established bookselling business in literature. No need here to enquire for Britain to be carried on continuously Samuel Butler, meaning thereby the for not quite two hundred years on the author of The Way of All Flesh. The same spot, Ellis's. The business was only Samuel Butler they have ever founded by a John Brinley, who chose heard of wrote Hudibras, whose coupthis location ‘on account of its con- lets are always on our lips, perhaps venience to the Royal Family and the without our knowing who wrote them. Quality of England.' The firm still From them I secured my copy of retains this 'convenience,' and no Hudibras, with the arms of Charles the doubt the patronage also, for these Second thereon, whose favorite poet things never change in England. A Butler was.

peet, oppoughingly first, and a him

this shop bought very expensive books, shop from Holborn to Great Russell such as unique Caxtons for three hun- Street, opposite the British Museum, dred, and Shakespeare folios for a which he laughingly refers to as his hundred pounds, it was supposed that annex. A gentleman first, and a bookit must be buying for Napoleon Bona- ' seller afterward, I have heard him parte, but it was later discovered that described. Not as young as he was its client was the Duke of Devonshire. when I first knew him, forty years ago,

Chine chronolong years ago I knew the business forty years ago as he is still going strong and will some Ellis and Elvey; now it is Ellis simply; day hand over a well-established busibut there has been no Ellis connected ness to his son Hugh, the most popular with it for more than a generation. boy selling books in England, and justly

If you go to the top of Bond Street so. I love him for himself, and for his and cross New Oxford Street, you will father's sake and his mother's. bump into Bumpus, an old established firm of booksellers, who for years have been handling new books almost exclusively, but who have recently opened Reader, if some day you happen to an excellent rare-book department in be in that quarter of London known as charge of a very competent man whose Soho, about lunch-time, drop into a name I have forgotten — but my check well-known restaurant, “The Rendezbook shows the scars of several en- vous,’in Dean Street; go in and keep on counters with him. And by all means, going until in the back room you may wander still farther north and call on espy two men seated at a small table my friend Francis Edwards, in Maryle- in the corner. You must not speak to bone.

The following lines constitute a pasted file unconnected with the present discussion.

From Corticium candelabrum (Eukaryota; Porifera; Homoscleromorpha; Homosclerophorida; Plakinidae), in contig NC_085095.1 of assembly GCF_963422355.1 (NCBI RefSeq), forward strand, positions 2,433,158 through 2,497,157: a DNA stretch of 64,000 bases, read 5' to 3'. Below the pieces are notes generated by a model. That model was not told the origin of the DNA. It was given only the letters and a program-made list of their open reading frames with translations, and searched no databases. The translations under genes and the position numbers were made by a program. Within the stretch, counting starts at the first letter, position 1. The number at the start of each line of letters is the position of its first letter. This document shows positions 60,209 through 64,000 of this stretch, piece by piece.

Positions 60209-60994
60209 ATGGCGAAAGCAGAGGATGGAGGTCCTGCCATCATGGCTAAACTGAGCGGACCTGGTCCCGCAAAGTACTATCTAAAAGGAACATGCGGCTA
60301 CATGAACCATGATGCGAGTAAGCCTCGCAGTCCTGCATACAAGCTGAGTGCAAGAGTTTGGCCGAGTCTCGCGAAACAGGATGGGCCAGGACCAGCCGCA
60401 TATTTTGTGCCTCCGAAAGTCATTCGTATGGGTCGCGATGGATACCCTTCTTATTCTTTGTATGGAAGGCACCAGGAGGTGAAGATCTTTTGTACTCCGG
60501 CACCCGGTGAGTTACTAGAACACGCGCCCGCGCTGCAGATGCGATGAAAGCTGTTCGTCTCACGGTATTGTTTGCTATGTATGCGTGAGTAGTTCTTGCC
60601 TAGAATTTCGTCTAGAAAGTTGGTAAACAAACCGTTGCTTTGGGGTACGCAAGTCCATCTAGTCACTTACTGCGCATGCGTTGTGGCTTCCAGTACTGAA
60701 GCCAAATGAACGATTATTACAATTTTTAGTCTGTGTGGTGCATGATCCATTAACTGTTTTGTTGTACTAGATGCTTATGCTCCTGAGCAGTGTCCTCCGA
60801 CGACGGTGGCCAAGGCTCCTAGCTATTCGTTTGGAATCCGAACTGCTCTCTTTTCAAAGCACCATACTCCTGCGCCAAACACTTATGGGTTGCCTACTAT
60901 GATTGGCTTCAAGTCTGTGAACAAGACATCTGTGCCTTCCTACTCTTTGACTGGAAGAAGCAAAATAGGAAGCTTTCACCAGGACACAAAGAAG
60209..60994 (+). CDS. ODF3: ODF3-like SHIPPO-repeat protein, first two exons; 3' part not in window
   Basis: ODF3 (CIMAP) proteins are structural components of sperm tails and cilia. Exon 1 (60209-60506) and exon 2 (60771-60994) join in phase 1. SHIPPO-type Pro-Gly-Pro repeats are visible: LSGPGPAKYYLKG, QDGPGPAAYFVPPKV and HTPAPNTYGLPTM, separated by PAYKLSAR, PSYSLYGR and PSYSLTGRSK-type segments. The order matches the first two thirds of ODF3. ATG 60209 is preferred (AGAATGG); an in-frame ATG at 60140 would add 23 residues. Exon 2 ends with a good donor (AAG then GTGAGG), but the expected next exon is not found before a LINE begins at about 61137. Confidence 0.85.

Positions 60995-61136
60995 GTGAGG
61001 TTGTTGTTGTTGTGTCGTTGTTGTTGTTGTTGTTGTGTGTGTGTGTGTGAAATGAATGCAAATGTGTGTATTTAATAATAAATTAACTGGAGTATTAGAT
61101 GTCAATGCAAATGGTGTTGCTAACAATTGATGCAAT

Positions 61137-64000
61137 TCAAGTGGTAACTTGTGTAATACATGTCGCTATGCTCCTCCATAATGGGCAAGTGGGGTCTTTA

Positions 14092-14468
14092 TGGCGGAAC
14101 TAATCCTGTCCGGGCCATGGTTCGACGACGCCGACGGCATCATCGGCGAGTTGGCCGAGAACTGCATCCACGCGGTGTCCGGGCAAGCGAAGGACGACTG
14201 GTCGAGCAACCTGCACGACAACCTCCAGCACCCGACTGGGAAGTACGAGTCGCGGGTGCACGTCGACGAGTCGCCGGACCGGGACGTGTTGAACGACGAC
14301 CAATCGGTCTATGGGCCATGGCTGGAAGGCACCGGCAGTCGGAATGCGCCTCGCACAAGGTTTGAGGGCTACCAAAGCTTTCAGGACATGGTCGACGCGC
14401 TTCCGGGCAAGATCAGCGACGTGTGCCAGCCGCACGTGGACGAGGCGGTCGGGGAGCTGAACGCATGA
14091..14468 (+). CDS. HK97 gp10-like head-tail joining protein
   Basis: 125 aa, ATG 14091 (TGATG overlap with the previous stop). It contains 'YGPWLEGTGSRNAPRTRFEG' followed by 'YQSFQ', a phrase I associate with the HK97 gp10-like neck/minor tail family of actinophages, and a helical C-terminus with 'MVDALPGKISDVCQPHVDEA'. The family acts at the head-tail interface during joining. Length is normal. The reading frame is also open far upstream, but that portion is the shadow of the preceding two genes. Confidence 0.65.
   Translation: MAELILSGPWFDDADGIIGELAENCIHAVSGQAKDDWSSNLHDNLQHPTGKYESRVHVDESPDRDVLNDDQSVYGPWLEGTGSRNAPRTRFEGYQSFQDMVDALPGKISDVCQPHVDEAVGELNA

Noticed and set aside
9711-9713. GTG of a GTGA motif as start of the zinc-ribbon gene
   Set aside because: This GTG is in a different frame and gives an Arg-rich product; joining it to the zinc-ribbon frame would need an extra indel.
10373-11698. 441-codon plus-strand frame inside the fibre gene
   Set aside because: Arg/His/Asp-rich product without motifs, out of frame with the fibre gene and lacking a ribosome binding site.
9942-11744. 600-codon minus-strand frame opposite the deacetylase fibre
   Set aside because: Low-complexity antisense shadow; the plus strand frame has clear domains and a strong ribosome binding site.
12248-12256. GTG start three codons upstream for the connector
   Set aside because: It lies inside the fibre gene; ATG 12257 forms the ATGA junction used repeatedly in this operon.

them but you may listen — and you I always think of Austin Dobson's will learn much. You will observe that lines as I go —

the wife of one of them has permitted

her husband to retain a great deal of And ladies of rank to perfect their tone

hair: that would be Mr. Clement Went out of town to Marylebone!

Shorter, the editor of the Sphere, a Mr. Edwards has one of the best most kindly man and a fine bookman, general bookshops in London, in which the possessor of an excellent library at I pleasantly loiter away many hours. his delightful country place at Great Or, go the other way toward St. Missenden, where I have spent many James's Square, and near by in King happy hours. Street is Pickering and Chatto, a firm The man with him, whose hair is that specializes in Tudor and Stuart conspicuous by its absence, is Mr.